The main motivation for this thesis is to connect preferences with observable behaviour at all stages of the EU policy-making process. The following are the most important stages in any policy-making process: 1) bargaining within a legislative body, 2) bargaining between legislative bodies, 3) formal decisions, and 4) implementation of adopted policies. Including implementation in the definition of a policy-making process ensures an exhaustive understanding of the process. In this thesis, the implications of preferences for all these stages of EU decision making are investigated. The theoretical framework for this investigation is rational choice theory which assumes that actors behave in a utility-maximising way.
Although the research topic is the European Union (EU), the effect of preferences on decision-making behaviour can be applicable to any policy-making body. The thesis finds a link between preferences and choice of action in later stages of decision making. First, greater distance between the pivotal actors across the Council and the EP increase the probability of more than one round of co-decision bargaining. Second, government preferences do have an effect on actual voting behaviour in the Council. A negative preference is more likely to be associated with a negative vote. Third, a negative vote has an effect on the implementation process. A negative vote is more likely to be associated with poor implementation of EU directives by the member states.
The overarching research questions that bind together the four papers that constitute the thesis are the following:
1) (To what extent) can preferences explain behaviour in EU decision making?
2) (To what extent) can preferences account for variation in EU decision-making processes?
In the first paper (co-authored with Bjørn Høyland) the relationship between preferences and voting behaviour is investigated. The second paper explores the relationship between preferences and member state behaviour in the implementation process. Both papers utilise all the variation in behaviour at the member state level. The third and fourth papers switch focus from the member state level to the proposal level. The third paper investigates whether preferences can explain some of the variation in the duration of law making or more specifically whether voting behaviour and divergent preferences have consequences for the time needed to reach agreement. The fourth paper examines whether the preferences of the pivotal actors across the institutions can account for the variation in agreement stage in the co-decision procedure. Drawing upon veto models with incomplete information, greater distance between the ideal positions of the pivotal actors is assumed to be negatively associated with early agreement between the institutions. Altogether, these four papers connect preferences with behaviour of the involved actors in all the aforementioned stages of EU decision making. The findings show that preferences have a robust effect on behaviour throughout the decision-making process.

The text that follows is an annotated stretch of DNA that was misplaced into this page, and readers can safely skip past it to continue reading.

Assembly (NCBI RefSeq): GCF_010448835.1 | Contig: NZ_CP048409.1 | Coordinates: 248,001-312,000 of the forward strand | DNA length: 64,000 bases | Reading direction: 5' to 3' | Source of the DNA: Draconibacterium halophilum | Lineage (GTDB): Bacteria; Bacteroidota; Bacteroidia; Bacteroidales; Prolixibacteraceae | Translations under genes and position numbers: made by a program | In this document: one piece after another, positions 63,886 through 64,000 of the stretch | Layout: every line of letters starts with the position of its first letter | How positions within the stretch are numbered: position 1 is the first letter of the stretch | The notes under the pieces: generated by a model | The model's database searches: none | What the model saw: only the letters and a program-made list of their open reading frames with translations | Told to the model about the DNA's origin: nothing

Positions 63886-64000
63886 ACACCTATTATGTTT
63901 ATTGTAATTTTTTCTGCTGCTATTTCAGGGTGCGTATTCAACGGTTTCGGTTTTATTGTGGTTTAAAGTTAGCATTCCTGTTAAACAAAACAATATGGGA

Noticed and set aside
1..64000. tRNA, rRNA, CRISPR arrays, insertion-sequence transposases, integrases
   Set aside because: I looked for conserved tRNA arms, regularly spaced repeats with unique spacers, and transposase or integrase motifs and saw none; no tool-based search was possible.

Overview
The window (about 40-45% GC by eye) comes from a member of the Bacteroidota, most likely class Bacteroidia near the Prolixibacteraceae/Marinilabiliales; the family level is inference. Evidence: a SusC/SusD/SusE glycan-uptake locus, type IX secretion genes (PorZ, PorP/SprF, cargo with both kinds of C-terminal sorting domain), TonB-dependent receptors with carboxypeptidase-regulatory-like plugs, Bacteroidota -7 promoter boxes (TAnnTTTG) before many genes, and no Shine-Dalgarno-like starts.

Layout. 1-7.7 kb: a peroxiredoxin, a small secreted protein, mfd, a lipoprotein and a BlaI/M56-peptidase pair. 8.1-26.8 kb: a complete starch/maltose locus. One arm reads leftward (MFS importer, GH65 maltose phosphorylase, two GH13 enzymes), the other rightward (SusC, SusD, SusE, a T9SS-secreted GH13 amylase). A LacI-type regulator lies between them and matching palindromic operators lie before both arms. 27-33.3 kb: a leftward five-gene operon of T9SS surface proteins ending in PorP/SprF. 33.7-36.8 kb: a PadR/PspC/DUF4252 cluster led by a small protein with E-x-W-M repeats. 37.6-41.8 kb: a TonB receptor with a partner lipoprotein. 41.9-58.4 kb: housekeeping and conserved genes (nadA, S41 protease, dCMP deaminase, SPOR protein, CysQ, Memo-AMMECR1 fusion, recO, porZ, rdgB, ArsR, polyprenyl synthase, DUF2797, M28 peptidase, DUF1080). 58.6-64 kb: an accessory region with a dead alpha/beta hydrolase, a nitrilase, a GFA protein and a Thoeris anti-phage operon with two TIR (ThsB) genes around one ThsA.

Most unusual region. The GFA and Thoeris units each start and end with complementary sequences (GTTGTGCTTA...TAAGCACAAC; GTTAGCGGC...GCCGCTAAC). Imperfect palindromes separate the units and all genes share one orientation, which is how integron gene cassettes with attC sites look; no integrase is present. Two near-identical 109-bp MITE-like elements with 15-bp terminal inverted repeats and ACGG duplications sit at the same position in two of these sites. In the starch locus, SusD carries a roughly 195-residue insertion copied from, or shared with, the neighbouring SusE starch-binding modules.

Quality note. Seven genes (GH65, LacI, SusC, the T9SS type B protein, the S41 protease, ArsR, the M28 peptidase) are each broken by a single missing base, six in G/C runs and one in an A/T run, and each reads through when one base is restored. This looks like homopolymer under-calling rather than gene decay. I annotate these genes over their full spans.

List of papers I-IV. Papers II. and III. are removed from the thesis due to publisher restrictions.
I. Bjørn Høyland and Vibeke Wøien Hansen. Issue-specific policy-positions and voting in the Council. European Union Politics March 2014 15: 59-81. doi:10.1177/1465116513495970
II. Vibeke Wøien Hansen. (2014?) Linking the bargaining stage with the implementation stage: A preference-based explanation for non-compliance. Submitted
III. Vibeke Wøien Hansen. (2014?) Exploring preference-based determinants of the duration of EU decision making. Submitted
VI. Vibeke Wøien Hansen. (2014) Incomplete information and bargaining in the EU: An explanation of first-reading non-agreements. European Union Politics, Online first. doi:10.1177/1465116514541555